Google Cable? Internet Giant Ponders Plans
November 4, 2011 2:27 PM
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Cable service will reportedly role out in the Kansas City area, will not deploy nationally
Google Inc. (
) is already
on top of the lucrative smartphone
, advertising, and internet search markets. It has diversified into other ventures including
personal computer operating systems
, as well. But there are only two directions to go in the world of business -- up or down -- so the pressure is on Google to continue to diversify into new markets.
I. Google Takes to the Television -- Again
The company's latest plot, according to
The Wall Street Journal,
is to sell a subscription cable offering. To develop these plans Google has snared Jeremy Stern, a respected cable executive, whose experience included a stint at U.S. West, Inc. (
) subsidiary Continental Cablevision.
Led by Mr. Stern, Google is reportedly in talks with major cable channel providers like The Walt Disney Comp. (
), Time Warner Inc. (
), and Discovery Communications Inc. (
). All of these companies and Google declined to comment on the rumored talks.
To those unfamiliar with Google's latest efforts, television may seem a bit of a puzzling market for Google to be diving into. But given Google's project to
test a trial deployment of high speed internet
and digital phone service to Kansas City, Kansas television seems a natural fit, as most veteran firms bundle the three services -- television, cable, and phone -- together. Plus there's the small temptation of cracking what amounts to what is expected in 2011 to be a $150B USD market.
Kansas City is getting Google phone and internet service, so why not cable? [Source: Ron Saari]
Standing in Google's way are the veteran cable and satellite firms, who are actively working to get exclusivity contracts, which would lock would-be entrants like Google out of the mix. Keval Desai, a venture capital analyst with InterWest Partners LLC, "TV is built on a closed system, which is why traditional cable and satellite operators are the only place where consumers can get ESPN and other channels."
But Google is one of the few who might have the financial power and reputation to potentially break into the closed market. It's not entirely unfeasible that Google could gain access. Historically, according to the
, cable companies are willing to license channels to other companies like satellite firms and phone companies, assuming they're willing to pay much more than the standard rate. And the fact that Google thus far claims no intentions of rolling out national service could assuage the concerns of wary companies like Time Warner, whose sister companies sell cable themselves in some markets.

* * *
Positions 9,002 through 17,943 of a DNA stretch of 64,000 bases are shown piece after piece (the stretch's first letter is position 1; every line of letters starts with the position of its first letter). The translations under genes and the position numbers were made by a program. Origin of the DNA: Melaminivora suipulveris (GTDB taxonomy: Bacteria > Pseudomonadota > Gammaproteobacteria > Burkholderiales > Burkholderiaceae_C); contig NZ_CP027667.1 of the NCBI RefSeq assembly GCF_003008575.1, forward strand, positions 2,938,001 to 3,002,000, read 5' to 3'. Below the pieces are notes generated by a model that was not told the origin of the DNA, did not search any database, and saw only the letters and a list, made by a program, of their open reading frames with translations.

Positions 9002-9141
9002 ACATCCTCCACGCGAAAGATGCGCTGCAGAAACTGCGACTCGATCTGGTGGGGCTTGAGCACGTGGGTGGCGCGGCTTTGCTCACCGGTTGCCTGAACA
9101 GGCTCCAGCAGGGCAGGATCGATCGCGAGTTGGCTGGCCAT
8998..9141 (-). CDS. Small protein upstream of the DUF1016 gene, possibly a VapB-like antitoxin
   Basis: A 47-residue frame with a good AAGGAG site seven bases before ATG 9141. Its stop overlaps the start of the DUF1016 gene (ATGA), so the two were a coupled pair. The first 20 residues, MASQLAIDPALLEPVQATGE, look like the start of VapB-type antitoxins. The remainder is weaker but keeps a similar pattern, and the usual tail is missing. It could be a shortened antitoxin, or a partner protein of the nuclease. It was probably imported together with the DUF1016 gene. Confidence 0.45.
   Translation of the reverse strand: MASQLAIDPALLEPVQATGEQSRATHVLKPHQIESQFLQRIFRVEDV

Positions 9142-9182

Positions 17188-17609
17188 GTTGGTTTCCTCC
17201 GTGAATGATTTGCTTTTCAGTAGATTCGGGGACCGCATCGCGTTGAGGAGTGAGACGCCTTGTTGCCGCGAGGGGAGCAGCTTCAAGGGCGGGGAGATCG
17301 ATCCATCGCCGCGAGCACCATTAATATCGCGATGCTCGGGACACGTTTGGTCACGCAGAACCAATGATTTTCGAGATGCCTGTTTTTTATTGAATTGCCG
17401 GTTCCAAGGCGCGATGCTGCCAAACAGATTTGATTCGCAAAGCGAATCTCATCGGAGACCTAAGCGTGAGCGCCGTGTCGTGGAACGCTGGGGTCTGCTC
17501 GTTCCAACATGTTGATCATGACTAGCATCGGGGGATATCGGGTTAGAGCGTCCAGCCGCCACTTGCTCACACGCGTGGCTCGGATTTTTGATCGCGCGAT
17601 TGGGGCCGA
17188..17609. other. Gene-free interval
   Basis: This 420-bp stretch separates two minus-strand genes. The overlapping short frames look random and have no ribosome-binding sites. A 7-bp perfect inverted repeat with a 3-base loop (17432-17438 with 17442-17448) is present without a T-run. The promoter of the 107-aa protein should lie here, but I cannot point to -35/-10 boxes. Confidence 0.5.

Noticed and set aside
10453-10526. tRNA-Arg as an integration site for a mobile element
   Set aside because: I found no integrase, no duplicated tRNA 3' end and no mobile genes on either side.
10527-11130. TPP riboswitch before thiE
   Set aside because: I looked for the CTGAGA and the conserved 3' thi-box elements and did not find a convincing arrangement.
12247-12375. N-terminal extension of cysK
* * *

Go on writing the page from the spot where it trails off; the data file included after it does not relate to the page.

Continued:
III. Could Google Cable go Nationwide?
For those lucky individuals in the Montana or Missouri in the regions covered by Google, the promise of cable should excite. Some believe Google could offer cable at better rates than local competitors, even paying a higher price per channel. Ostensibly it would be cable of carrying out such a feat through its industry-leading advertising prowess. States Mr. Desai, "Internet companies like Google will be able to give you that same high-quality content [possibly at lower prices]."
As for the rest of the country, one possibility is that Google could eventually try to offer a "virtual" paid cable service inside of its ultra-popular video sharing site YouTube. However, the
's source on the possible K.C. deployment says that is "not on the table right now" in terms of the current talks. Still the source says they believe preliminary discussion on that possibility are in the works.
Cable subscriptions could be the next addition to YouTube.
Of course, that kind of approach would only work if internet companies don't block YouTube to promote their own cable TV offerings, as some
have done with internet channels on Google TV
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RE: I have never understood...
11/6/2011 12:24:54 PM
Things like phone and power (and gas and sewer) lines have to cross private property. In order to prevent a single luddite property owner (e.g. the crusty senile geezer with the shotgun) from disrupting everyone's phone/power service, the government has the power (via eminent domain) to declare an easement through private property. This is a small strip of land cutting through private property, which the government controls, and is just wide enough for the lines/pipes.
Without an easement, a cable TV company would have to negotiate with each private property owner for rights to string their cable from pole to pole across each property lot. In exchange for the right to string their cable through the easement, the government (today) usually requires some concessions, like allowing competitors to transmit data over the lines at a certain regulated price. In the past though, a lot of cities rolled over and gave cable/phone companies full use of the such easements
granted them a monopoly on the particular type of service.
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